Exhibit celebrates Indigenous female empowerment

·4 min read

The latest exhibit at the Killarney Heritage Home for the Arts features the work of a Canupawakpa First Nation artist celebrating female Indigenous empowerment and identity.

Multimedia artist Jessie Jannuska’s exhibit, “Zhawenjigewin mazina’igan ndizhin-izha’amaas (Love Letter to Myself),” features seven pieces and took about two years to create.

“The show was inspired by me trying to love my body — an Indigenous female body that is plus-size,” Jannuska said. “It’s trying to gain body positivity looking at Indigenous female forms, Indigenous sexuality and Indigenous feminisms.”

She described her style as one based on realism that has been stylized with abstract elements that typically incorporate mixed media.

Her latest exhibit is rooted in moving away from the lateral violence caused by colonization and the intergenerational trauma inflicted by residential schools. She hopes to remove the shame created by these institutions while challenging the male gaze when looking at female bodies.

To create the exhibit, Jannuska used herself as a subject, as well as two models, when working on different pieces.

“I had to explore my own body in different forms of drawing and beading. This was a stepping stone in gaining more of my own self-confidence, a form of healing and appreciating my beauty in a mixed Dakota, Ojibway and European female body,” Jannuska said. “Once I felt more comfortable, I asked a friend and an acquaintance to model for me. I knew one of the models from my BFA and the other from beading. My two models are both Anishinaabe of descent, with one being Two-Spirit/Indigiqueer. They both are strong, Indigenous role models in their communities. Using models allowed for me to explore and accurately portray a range of forms.”

She encouraged those who visit the show to enter the Heritage Home of the Arts with an open mind, free of judgment. She cautioned that the exhibit features nude paintings.

Each piece for the show was carefully constructed using a mix of different mediums, including sections of beadwork that took hundreds of hours to complete. Jannuska learned to bead with the Brandon University Beading Babes while completing her Bachelor of Fine Arts degree with honours.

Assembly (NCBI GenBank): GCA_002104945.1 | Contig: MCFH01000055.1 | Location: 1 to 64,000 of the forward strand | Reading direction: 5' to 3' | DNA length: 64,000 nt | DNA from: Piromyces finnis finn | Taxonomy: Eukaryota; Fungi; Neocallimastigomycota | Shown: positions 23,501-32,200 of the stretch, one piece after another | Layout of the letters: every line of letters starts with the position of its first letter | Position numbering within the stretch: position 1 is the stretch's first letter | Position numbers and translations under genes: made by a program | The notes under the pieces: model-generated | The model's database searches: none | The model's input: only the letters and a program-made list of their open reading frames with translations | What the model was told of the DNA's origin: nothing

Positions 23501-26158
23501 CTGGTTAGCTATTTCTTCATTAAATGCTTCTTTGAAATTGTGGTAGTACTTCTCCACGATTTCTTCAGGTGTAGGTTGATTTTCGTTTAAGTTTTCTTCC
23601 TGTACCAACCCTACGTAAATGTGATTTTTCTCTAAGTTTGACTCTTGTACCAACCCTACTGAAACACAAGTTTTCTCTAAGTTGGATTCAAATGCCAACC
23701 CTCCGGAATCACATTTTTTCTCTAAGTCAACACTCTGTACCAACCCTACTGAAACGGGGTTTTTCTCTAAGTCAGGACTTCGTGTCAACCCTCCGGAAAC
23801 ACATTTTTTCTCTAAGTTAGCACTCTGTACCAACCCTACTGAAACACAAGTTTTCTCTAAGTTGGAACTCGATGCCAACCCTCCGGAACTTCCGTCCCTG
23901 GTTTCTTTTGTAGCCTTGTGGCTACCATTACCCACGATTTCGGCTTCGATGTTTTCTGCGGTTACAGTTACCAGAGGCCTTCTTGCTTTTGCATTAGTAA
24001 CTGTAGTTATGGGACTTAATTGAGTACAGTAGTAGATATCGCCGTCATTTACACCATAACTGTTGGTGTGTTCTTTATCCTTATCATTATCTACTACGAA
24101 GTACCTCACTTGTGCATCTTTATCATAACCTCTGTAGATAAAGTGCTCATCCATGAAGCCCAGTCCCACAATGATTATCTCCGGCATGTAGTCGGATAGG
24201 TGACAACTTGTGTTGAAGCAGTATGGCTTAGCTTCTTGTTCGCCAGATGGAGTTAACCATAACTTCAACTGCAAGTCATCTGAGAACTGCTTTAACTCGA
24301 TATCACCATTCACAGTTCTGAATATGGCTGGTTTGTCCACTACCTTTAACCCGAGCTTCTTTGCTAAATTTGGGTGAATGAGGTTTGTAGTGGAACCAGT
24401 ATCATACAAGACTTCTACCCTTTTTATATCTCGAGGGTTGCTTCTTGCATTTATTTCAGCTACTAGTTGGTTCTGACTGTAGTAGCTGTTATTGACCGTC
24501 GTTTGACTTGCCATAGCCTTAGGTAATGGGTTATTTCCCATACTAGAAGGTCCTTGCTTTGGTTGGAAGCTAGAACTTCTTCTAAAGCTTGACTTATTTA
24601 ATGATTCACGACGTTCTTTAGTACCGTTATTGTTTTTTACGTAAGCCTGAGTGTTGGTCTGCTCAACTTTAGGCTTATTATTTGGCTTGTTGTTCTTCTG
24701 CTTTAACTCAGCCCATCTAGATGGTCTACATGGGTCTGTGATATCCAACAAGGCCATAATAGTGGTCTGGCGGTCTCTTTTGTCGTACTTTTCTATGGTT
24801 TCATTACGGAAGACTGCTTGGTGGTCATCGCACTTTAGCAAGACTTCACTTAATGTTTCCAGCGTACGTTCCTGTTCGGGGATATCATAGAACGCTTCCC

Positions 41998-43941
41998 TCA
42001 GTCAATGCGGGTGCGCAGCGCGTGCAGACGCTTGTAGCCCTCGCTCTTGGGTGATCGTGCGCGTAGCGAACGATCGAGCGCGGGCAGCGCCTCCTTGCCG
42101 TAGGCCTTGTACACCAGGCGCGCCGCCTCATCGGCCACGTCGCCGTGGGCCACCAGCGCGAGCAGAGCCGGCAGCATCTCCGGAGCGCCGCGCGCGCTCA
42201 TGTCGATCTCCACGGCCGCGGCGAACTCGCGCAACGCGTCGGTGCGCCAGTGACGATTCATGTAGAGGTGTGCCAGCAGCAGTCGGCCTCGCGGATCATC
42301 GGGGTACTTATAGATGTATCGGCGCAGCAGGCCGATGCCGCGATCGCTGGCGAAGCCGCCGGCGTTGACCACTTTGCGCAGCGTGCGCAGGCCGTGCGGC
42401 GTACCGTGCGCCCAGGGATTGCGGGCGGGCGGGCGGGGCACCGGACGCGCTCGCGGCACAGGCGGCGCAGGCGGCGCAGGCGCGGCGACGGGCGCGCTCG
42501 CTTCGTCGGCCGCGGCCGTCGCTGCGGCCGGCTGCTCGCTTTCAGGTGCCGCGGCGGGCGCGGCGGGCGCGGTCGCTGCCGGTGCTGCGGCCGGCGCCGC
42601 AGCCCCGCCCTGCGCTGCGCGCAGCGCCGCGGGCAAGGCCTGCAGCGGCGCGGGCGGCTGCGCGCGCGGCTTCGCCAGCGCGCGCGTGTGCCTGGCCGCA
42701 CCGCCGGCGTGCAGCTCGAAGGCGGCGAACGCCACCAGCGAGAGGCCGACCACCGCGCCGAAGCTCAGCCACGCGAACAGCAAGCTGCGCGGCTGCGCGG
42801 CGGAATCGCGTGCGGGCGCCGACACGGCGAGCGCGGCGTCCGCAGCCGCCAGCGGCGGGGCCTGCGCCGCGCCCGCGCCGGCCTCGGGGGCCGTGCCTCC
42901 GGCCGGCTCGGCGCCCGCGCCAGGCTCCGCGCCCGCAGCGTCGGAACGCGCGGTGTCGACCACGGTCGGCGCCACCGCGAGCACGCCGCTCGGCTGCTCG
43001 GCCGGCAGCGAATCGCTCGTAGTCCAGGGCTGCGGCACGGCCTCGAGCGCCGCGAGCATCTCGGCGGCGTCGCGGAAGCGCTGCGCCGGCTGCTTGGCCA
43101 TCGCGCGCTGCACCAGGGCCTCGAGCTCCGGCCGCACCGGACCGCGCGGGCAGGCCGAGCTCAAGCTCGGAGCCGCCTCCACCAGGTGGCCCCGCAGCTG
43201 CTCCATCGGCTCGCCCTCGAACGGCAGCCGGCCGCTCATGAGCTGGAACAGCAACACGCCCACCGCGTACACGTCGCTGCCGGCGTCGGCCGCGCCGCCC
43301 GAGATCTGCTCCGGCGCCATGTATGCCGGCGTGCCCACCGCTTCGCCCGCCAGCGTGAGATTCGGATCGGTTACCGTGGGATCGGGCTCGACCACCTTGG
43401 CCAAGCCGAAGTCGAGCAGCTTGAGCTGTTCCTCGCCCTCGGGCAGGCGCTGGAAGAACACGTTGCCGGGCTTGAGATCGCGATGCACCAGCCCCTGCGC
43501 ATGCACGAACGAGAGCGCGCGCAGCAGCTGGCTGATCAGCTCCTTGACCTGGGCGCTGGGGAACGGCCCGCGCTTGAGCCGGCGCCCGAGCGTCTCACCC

While attending BU, Jannuska completed her thesis, “Akiktonz’a S’ni,” exploring residential school impacts by unpacking the inter-generational effects experienced by her family and speaking with elders and knowledge keepers in the community.

Her thesis inspired her to work with mixed media because of the creative ways different mediums can be combined. The combination of diverse mediums allowed her to explore her visions to create her work.

“Akiktonz’a S’ni” utilized beading, basket weaving, dreamcatcher techniques, hide and sinew to speak to the history of trauma associated with residential schools, she said, along with their intergenerational experiences of poverty, addiction and the loss of “Aboriginal” culture.

Jannuska graduated from BU in 2018, and the exhibit marks her first large solo show since she completed her honours thesis.

Jannuska added that “Akiktonz’a S’ni” will also be on display in Killarney with her new show.

“I think it will be a good seeing where I came from and where I am now and how they connect,” Jannuska said.

She hopes those who visit the show can relate to the issues and the challenge of loving one’s body and being positive. Her aim is to bring positivity to women and men so they can enjoy their bodies while fostering increased respect for the Indigenous form.

Jannuska said her goal is to continue working in feminism by collaborating with more Indigenous models on projects.

“As an artist, I hope my work educates the viewer about what Aboriginal people have gone through. The use of the beading and my spirit colours show my learning and healing with culture,” Jannuska said.

“Through painting, drawing, beading, and installation, I am exploring my families and some elders’ personal histories with residential schools and how one can heal through exploring their Aboriginal culture. I am trying to avoid putting anyone’s personal trauma on display. The use of abstraction and realism lets me play with the idea of how to represent Aboriginal spirituality.”

Jannuska’s exhibit runs through Oct. 29 at the Heritage Home for the Arts, located at 44 Water Ave. in Killarney.

» ckemp@brandonsun.com

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Chelsea Kemp, Local Journalism Initiative Reporter, Brandon Sun

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